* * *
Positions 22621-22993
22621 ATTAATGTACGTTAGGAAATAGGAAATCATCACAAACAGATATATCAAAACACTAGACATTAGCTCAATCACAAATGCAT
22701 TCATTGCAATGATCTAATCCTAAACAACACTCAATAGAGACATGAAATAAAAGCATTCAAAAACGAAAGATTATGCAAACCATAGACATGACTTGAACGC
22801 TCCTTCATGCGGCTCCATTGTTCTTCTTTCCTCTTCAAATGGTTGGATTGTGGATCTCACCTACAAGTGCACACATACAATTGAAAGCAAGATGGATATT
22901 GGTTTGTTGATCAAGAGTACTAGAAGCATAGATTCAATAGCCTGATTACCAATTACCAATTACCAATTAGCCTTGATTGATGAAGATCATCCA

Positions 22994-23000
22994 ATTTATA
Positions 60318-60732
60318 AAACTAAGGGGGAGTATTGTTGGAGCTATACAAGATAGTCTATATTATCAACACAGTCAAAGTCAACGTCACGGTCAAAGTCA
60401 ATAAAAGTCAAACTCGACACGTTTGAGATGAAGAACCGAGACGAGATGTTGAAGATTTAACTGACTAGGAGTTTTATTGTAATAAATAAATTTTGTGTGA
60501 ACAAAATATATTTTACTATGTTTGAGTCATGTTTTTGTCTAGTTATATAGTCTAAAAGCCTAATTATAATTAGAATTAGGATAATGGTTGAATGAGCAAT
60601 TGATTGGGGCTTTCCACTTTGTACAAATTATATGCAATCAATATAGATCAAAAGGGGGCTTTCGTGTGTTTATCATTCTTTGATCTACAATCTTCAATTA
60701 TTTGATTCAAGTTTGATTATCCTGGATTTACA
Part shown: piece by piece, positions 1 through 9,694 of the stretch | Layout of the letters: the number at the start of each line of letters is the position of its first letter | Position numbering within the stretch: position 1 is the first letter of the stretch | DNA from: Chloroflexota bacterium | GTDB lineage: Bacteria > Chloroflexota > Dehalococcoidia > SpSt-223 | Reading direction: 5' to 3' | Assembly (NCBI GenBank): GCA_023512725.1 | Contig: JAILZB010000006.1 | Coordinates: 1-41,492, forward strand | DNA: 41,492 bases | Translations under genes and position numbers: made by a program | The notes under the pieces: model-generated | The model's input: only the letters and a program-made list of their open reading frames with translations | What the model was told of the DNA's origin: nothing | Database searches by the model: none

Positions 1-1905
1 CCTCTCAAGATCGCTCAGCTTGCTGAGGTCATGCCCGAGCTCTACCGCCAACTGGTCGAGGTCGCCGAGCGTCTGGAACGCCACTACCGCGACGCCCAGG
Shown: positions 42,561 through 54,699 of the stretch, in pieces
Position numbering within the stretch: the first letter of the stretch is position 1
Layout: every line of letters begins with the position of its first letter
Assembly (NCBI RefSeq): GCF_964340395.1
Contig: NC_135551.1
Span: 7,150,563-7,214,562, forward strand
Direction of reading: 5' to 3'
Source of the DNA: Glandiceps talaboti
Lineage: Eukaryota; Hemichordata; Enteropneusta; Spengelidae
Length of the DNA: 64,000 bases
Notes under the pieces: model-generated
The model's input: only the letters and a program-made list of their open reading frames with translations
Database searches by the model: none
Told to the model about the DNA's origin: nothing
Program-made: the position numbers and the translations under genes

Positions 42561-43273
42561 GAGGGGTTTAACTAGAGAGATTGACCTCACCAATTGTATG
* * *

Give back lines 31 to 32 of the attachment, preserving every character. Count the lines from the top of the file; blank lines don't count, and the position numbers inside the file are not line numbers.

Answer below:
Program-made: the position numbers and the translations under genes

Positions 42561-43273